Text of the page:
January 6 – last of the 12 Days of Christmas – leads to “Plough Monday…”
Christmas Day has come and gone. But that doesn’t mean the Christmas season is over. As noted last year here, the Twelve Days of Christmas are “both a festive Christmas season” and the title of a “host of songs and spin-offs (including one on a Mustang GT):”
The Twelve Days of Christmas [begin] on Christmas Day (25 December)[, they celebrate] the birth of Jesus [and are] also known as Christmastide… The Feast of the Epiphany is on 6 January [and] celebrates the visit of the Wise Men (Magi) and their bringing of gifts to the child Jesus. In some traditions, the feast of Epiphany and Twelfth Day overlap.
The post also said that technically this holiday season really started back on Halloween.
The thing is, winters back in the really old days – when life was nasty, brutish and short – were really long and really boring. So folks back then looked for any good reason to throw a party and get sloshed. (Which explains why the “party season” started on Halloween.)
So in one sense you could say the end of that extended holiday season comes on January 6.
But in another sense you could say the season extends to the Monday following January. That’s the Monday known as Plough Monday. (Which is another way of saying some of the post-Christmas holidays and/or Feast Days can be extremely confusing.) So the end of that extended holiday season – this year, on January 11 – was also known as Plough Monday.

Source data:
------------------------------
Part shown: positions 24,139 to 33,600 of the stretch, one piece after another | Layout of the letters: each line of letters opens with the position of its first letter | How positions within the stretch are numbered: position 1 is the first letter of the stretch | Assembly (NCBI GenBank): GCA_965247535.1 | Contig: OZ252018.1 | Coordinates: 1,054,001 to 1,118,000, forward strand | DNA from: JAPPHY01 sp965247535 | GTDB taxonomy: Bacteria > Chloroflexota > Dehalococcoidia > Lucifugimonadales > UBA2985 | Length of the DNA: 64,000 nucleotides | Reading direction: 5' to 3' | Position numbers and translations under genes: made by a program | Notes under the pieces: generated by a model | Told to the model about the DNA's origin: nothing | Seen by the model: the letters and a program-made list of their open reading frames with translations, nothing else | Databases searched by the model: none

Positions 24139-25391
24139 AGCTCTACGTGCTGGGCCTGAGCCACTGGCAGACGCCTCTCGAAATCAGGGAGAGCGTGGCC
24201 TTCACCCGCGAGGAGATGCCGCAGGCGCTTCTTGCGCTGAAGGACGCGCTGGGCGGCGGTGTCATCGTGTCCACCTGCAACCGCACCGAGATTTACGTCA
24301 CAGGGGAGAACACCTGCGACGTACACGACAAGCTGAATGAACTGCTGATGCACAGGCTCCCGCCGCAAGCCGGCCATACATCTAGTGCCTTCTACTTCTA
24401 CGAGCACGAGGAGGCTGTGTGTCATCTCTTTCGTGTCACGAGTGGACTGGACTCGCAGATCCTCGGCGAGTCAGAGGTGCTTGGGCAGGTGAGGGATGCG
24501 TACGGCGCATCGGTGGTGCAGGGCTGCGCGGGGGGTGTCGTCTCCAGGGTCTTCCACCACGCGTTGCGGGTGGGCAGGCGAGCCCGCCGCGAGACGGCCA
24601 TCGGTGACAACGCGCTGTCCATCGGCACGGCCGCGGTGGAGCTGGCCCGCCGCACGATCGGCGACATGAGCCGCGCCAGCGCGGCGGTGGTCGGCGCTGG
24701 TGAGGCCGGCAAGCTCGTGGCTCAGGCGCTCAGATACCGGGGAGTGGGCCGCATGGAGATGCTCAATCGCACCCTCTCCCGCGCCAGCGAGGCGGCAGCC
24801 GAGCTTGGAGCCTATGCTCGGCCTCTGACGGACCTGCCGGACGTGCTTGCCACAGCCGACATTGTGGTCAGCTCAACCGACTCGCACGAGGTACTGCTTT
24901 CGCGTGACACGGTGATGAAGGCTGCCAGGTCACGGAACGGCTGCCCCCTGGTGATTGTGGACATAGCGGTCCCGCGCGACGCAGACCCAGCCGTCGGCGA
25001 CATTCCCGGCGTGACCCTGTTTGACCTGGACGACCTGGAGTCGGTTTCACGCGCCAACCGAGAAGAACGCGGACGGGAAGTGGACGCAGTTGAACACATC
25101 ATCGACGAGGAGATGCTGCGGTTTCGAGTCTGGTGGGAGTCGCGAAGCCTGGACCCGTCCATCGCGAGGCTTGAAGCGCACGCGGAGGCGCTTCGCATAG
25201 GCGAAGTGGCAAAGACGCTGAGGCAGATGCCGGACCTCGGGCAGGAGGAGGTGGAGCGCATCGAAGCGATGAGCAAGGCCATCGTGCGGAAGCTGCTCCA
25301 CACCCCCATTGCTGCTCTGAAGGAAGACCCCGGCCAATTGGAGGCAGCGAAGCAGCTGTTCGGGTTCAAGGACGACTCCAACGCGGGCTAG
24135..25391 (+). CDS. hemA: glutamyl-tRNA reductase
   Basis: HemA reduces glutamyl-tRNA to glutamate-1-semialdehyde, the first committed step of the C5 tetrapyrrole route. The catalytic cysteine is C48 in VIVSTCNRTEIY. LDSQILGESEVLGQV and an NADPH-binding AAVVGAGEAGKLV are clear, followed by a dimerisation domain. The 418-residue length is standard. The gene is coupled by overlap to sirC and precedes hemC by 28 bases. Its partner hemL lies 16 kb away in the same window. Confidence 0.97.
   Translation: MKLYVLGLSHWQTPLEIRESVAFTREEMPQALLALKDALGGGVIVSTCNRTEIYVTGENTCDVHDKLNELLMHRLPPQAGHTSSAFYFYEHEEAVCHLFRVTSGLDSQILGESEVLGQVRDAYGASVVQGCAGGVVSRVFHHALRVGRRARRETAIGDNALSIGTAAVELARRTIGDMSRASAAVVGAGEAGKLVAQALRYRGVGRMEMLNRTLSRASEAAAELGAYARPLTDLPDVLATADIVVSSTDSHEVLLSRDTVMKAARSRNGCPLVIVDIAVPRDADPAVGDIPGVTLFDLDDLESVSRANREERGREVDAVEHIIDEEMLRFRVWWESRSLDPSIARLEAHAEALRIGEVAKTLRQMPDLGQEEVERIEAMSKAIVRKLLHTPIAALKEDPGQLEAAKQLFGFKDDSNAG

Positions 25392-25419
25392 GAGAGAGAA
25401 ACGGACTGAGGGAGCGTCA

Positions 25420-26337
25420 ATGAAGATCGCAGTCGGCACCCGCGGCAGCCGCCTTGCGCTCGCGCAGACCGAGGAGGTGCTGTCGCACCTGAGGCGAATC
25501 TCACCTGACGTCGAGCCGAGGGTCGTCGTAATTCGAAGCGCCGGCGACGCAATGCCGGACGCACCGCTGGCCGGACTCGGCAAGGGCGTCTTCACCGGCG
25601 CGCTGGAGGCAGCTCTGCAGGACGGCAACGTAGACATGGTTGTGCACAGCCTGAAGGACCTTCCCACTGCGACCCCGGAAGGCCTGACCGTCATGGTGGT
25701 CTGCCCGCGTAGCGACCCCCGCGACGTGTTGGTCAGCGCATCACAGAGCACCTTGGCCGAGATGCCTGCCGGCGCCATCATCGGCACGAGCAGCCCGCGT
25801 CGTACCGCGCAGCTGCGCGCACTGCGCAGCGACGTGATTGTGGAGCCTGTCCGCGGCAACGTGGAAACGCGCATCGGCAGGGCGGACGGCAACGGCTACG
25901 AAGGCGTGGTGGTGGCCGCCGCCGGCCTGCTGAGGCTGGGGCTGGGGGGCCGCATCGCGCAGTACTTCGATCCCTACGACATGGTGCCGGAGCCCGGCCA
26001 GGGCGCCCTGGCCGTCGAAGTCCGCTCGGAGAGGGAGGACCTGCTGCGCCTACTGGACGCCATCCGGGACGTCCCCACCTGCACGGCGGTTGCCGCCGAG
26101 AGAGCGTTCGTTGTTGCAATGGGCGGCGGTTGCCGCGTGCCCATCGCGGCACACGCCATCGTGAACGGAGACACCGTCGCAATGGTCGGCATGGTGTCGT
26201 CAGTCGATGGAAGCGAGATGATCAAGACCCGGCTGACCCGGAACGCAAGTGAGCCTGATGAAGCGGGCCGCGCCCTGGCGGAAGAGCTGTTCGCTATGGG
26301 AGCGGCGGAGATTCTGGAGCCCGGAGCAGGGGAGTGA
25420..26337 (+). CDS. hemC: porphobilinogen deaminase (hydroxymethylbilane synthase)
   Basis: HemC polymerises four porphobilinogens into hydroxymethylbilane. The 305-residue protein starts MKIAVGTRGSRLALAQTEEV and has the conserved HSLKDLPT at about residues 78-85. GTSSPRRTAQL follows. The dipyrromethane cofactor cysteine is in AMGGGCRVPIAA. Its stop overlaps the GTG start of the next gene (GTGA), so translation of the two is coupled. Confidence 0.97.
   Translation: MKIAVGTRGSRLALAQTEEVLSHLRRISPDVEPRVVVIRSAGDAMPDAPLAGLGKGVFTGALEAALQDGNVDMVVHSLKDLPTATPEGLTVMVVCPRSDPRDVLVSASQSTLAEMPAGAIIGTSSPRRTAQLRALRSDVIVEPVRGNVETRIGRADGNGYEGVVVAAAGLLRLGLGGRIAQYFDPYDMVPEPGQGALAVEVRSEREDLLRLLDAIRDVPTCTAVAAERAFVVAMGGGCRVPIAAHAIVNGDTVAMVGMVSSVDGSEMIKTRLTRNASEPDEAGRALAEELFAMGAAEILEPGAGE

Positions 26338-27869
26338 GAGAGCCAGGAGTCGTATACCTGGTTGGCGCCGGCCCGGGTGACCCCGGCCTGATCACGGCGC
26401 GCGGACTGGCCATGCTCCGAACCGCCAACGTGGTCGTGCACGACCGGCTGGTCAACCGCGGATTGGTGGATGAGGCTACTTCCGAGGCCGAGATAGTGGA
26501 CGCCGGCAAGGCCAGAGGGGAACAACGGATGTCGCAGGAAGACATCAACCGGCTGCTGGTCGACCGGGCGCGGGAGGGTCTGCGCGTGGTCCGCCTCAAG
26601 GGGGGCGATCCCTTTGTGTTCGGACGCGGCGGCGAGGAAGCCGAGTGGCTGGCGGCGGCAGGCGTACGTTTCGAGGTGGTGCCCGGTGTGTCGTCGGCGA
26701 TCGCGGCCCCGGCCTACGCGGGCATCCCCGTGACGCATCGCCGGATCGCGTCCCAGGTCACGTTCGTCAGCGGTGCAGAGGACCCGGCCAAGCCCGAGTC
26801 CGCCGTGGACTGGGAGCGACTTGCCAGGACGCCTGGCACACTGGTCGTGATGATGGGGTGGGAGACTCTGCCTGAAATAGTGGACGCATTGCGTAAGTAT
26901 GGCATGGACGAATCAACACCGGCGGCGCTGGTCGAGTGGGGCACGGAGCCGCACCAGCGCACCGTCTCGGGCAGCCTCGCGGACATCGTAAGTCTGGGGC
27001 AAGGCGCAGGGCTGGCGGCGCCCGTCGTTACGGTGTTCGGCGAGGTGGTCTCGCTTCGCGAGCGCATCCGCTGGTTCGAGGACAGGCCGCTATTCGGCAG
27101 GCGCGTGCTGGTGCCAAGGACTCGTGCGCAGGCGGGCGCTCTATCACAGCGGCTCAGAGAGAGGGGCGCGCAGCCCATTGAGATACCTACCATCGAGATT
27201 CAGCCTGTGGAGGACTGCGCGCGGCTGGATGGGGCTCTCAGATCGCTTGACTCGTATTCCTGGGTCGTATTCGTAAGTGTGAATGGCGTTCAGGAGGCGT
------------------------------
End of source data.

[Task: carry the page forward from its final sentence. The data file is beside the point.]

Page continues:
Getting back to January 6, another name for it was Twelfth Night. That in turn was the name of famous play by William Shakespeare. The play “expanded on the musical interludes and riotous disorder expected of the occasion,” to wit: the “occasion of the ‘drunken revelry’ of 12th Night.”
And finally, January 6th has yet another name. It is perhaps best known as the Epiphany.
But getting back to Plough Monday: In England it marks the start of the new Agricultural Year. The Church of England had a long church service to mark the occasion, with prayers for a bountiful harvest. And that service included both a blessing of the seed to be planted and a “blessing of the plough” – as illustrated at right:
Blessed are you, Lord God of all creation: for in your abundant care you have given us fertile land, rich soil, the seasons in their courses… By your blessing, let this plough be a sign of all that you promise to us. Prosper the work of our hands, and provide abundant crops for your people to share.
In turn, Plough Monday was preceded by Plough Sunday. Plough Sunday was seen as a way of celebrating farming and the work of farmers, in church. But since you weren’t supposed to work on Sundays – back in the good old days – the new agricultural year didn’t really start until the next work day: “work in the fields did not begin until the day after Plough Sunday.”
Put another way: Since Epiphany always came on January 6, Plough Sunday came on the Sunday after the Epiphany. (The Sunday between January 7 and January 13.) Thus Plough Monday is usually the first Monday after Twelfth Day (Epiphany), 6 January.
The point of all this – January 6, Plough Monday, etc. – was to have one more big blast before getting back to work. (Resuming farm-work after the extended Christmas holiday season.) As such it was one more occasion for general tomfoolery, as shown in the top picture: